216735 Economic impact of substance abuse in Indiana

Monday, November 8, 2010 : 3:30 PM - 3:50 PM

Eric R. Wright, PhD , School of Public and Environmental Affairs, Center for Health Policy, Indiana University-Purdue University Indianapolis, Indianapolis, IN
Marion S. Greene, MPH , Center for Health Policy, Department of Public Health, IU School of Medicine, Indiana University, Indianapolis, IN
Background: Substance abuse and addiction have a profound impact on all sectors of society. They are major contributors to a wide range of health and social problems, including domestic violence, child abuse and neglect, crime, chronic health problems, increased mortality, higher healthcare costs, and lost productivity. The real economic impact of substance abuse is difficult to quantify empirically because there are both direct and indirect consequences. Methods: In 2009, CASA released a study that measured the financial burden of substance abuse/addiction on both the nation and individual states. Since Indiana did not participate in the study, and an estimate of costs attributable to substance abuse is critical in guiding prevention planning, the State Epidemiology and Outcomes Workgroup (SEOW) decided to replicate CASA's methodology and assess Indiana's expenditures related to alcohol, tobacco, and drug abuse. We (SEOW) followed CASA's methodology whenever possible and attempted to identify federal, state, and local spending for FY 2008. In instances where we could not retrieve detailed data from state departments, we relied on the as-passed state budget. Findings: According to our analysis, a total of $7.3 billion in allocations can be attributed to substance abuse; representing a per-capita share of $1,145. Most of Indiana's funding is allocated to address the consequences of alcohol, tobacco, and other drug use rather than to prevent or reduce its occurrence. For every dollar Indiana spends on services dealing directly or indirectly with substance use, 66 cents are used for healthcare, while only 1 cent pays for prevention/intervention initiatives.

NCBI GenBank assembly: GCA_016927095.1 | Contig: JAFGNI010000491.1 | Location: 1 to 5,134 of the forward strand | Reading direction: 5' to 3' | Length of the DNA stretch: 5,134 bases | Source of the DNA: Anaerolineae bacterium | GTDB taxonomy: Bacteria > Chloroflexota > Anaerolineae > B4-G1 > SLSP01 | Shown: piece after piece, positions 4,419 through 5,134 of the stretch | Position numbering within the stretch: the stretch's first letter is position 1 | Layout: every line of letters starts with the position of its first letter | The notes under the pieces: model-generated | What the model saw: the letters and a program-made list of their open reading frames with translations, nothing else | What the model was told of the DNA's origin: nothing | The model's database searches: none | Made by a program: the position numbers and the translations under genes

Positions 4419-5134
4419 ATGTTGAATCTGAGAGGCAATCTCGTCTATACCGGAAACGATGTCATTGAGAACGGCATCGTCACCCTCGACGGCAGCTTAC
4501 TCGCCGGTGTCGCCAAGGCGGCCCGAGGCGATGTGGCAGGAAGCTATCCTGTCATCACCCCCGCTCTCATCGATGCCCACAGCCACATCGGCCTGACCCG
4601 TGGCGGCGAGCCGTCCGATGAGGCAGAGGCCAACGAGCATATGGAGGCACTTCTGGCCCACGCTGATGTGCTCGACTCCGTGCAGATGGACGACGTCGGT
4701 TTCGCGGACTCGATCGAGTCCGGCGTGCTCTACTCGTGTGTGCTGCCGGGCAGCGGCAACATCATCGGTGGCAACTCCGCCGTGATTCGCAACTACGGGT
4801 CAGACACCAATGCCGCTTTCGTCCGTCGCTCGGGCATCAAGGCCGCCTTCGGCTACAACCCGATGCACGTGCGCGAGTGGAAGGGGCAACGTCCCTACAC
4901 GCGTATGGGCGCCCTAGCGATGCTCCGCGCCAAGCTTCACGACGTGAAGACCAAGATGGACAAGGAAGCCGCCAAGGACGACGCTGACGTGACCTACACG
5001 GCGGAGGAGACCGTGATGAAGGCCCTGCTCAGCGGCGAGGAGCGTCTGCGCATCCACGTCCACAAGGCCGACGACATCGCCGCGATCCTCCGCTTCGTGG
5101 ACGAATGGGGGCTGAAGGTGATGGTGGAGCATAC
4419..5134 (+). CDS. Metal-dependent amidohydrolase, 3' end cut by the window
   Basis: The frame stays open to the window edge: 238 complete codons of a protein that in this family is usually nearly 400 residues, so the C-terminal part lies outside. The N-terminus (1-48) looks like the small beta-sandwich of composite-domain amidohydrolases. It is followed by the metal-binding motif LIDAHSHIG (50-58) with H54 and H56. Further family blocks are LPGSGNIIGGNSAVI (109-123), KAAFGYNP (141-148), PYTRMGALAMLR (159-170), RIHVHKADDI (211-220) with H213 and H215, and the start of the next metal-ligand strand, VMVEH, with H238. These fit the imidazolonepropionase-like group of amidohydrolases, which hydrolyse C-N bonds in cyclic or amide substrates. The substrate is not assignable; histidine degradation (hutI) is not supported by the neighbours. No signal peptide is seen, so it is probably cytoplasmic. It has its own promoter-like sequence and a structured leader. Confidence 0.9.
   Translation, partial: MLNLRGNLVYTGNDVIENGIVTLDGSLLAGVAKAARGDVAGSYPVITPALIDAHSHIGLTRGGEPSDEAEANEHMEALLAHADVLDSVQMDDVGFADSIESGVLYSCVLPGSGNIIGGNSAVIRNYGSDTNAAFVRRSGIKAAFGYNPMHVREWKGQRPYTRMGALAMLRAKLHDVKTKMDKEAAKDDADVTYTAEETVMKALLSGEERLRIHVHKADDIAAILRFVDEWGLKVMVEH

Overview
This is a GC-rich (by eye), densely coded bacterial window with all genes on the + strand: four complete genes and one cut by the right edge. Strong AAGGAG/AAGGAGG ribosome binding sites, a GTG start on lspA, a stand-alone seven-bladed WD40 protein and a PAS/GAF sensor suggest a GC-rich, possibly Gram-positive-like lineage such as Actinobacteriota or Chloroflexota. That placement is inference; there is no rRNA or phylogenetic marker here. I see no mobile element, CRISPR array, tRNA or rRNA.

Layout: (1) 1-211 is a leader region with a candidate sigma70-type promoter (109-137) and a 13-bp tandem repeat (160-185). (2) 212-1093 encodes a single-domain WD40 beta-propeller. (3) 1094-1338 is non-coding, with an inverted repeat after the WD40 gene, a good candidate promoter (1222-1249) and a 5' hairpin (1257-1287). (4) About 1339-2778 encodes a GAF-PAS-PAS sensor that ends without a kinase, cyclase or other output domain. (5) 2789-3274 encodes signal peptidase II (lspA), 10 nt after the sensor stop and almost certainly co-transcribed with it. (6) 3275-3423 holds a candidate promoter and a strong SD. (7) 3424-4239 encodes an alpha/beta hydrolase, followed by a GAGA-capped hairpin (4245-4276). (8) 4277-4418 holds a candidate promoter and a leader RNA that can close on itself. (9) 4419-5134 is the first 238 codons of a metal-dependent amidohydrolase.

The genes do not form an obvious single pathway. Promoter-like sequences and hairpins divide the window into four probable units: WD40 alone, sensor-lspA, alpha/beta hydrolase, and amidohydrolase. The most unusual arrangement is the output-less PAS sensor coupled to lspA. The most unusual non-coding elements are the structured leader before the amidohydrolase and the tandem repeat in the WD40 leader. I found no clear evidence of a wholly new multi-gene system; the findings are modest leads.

Learning Areas:
Public health or related public policy

Learning Objectives:
Recognize the financial impact substance abuse has on states and the nation. Describe the importance of economic impact analysis in prevention planning. Discuss the implications of the study’s findings for budget allocations. Identify strategies to improve methodology for analysis and economic data collection.

Keywords: Economic Analysis, Policy/Policy Development

Presenting author's disclosure statement:

Qualified on the content I am responsible for because: Considerable experience on ATOD and other research; professor and division director for health policy and management at major university; chair of state epidemiology workgroup
Any relevant financial relationships? No

I agree to comply with the American Public Health Association Conflict of Interest and Commercial Support Guidelines, and to disclose to the participants any off-label or experimental uses of a commercial product or service discussed in my presentation.